When women go to war

It will not be pretty
As much as you might like to think
That we would bring a feminine touch.

It may seem strange
But we have trained most diligently
In trenches just as terrorist as yours:
The birth, the bed, the brothel.
These were the places where we were the spoils of war,
Tarnished medal climbing rank.

Surely it will not shock
When at last we go to war –
We have always harboured enemies within our breasts,
Despising every bloodbeat as treachery.

Still it may surprise a little,
Your bleak eyes opening
When we do not rain down in spear
Catastrophe of gun or bomb.
Instead each woman, calmly as a knife,
Will simply turn away from you.
Don’t titilate yourself by thinking we will embrace each other
Slick thigh to slick thigh and
Farm you as you have done your animals.

We are as capable of cruelty as you.

And so, when the time comes
Each woman will leave the field, the factory,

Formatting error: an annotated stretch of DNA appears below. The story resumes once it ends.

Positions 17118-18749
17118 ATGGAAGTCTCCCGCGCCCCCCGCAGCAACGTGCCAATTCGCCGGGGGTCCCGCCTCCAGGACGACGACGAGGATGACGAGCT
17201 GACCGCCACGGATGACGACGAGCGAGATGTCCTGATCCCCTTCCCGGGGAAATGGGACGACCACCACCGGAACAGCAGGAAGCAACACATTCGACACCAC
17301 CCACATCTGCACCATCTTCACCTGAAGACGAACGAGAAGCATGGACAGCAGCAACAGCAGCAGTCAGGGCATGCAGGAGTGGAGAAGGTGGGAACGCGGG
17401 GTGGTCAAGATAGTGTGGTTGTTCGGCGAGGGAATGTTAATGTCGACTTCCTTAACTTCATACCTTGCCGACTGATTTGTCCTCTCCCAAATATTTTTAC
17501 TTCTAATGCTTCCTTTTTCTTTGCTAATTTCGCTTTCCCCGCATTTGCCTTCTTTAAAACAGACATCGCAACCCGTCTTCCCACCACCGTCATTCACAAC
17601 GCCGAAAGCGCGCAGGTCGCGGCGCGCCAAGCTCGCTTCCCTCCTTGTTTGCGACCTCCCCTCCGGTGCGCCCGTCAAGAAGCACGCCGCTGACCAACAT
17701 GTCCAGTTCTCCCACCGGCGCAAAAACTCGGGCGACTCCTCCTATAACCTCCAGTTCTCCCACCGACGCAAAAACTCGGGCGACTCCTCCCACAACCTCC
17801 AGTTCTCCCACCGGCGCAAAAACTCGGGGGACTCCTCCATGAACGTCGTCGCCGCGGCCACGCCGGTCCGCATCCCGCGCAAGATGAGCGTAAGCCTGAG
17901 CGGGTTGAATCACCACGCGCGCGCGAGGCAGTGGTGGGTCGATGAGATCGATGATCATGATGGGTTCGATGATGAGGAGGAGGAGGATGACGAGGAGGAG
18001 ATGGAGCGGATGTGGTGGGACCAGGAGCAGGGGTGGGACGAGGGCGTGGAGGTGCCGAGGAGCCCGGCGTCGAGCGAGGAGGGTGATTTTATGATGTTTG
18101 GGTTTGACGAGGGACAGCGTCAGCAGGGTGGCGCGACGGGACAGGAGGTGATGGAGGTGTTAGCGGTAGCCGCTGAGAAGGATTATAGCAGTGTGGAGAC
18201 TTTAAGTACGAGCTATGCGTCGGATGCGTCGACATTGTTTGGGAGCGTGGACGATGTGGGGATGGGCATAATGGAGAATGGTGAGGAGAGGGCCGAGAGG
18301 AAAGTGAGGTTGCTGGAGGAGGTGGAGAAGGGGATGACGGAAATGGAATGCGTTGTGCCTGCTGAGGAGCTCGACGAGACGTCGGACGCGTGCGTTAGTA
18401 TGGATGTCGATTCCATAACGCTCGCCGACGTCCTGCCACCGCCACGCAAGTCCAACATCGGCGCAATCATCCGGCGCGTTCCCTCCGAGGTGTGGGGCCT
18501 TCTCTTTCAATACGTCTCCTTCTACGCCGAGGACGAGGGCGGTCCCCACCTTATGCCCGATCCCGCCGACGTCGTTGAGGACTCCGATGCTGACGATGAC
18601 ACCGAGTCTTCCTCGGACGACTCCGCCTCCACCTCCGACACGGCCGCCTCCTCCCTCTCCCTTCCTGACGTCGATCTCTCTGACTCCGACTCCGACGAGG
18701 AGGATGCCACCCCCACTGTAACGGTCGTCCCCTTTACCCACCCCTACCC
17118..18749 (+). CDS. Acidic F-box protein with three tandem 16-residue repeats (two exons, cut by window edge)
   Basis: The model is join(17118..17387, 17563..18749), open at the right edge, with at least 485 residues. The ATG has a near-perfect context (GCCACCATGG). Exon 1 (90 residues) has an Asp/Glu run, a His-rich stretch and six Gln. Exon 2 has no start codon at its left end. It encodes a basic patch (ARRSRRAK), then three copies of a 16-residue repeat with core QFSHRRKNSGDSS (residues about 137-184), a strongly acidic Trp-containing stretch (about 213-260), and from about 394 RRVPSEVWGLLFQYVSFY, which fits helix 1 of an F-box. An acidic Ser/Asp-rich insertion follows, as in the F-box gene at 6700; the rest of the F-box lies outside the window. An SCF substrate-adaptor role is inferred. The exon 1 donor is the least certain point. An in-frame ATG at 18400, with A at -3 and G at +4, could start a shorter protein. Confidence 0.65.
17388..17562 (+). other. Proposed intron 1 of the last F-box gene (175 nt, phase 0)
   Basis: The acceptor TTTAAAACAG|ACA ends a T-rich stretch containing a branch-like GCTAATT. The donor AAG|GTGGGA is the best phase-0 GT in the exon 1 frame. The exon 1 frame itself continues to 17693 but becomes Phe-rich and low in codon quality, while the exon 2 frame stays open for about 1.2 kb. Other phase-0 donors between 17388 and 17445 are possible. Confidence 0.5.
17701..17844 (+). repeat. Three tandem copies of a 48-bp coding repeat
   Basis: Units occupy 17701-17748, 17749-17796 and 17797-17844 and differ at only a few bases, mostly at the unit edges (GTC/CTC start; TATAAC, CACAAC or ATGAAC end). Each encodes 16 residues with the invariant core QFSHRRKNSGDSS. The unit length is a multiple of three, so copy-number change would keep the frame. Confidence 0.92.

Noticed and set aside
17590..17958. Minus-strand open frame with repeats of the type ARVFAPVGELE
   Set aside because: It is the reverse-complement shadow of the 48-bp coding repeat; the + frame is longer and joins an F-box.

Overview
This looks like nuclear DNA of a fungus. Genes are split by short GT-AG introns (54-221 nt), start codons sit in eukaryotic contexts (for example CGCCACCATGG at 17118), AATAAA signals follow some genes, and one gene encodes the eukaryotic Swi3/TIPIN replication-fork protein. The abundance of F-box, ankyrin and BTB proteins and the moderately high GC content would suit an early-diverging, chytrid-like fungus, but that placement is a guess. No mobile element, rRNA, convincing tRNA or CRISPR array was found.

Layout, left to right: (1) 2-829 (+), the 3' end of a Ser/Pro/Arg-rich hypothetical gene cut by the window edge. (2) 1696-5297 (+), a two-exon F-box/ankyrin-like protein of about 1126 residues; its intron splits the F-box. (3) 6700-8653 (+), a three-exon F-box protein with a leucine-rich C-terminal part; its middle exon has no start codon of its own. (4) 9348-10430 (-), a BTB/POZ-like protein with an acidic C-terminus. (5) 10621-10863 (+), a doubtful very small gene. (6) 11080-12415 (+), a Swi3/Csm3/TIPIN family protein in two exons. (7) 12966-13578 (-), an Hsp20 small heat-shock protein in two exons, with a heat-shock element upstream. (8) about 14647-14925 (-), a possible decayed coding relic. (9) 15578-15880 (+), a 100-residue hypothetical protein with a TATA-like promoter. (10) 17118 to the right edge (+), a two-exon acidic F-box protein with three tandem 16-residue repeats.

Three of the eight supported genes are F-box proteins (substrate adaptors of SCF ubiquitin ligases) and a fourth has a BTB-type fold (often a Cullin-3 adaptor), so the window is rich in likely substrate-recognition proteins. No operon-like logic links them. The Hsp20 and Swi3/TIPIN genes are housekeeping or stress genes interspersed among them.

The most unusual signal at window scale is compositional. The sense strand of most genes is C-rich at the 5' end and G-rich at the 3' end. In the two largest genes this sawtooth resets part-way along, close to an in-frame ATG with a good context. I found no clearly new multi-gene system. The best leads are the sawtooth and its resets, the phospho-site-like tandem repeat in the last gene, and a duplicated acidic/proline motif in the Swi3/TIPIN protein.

The suburban noose that comforts
At the appointed hour.
Solemn as the coming drum
And taking every girl child with us
We will start walking

To the desert, to the forest, to the bush.
No food or water, resting never,
Not until there is a swathe of bodies
Laid out along each road,
Every mewling baby quiet
Until the air is still as doom.
Desiccated by the sun, mad to the moon with thirst
We will wage war.
Then with relentless tyranny
We will lay down to die as bulbs to never bloom
Ending life at last
As you have longed to do.

By Eleanor Jackson

Eleanor Jackson is a Filipino Australian poet, performer, arts producer, cyclist, writer, gal about town, feminist, freewheeler, and friend.


  1. Every high school teacher who ever taught ‘war poetry’ just lost their shit. This is a sledgehammer swung hard and true.

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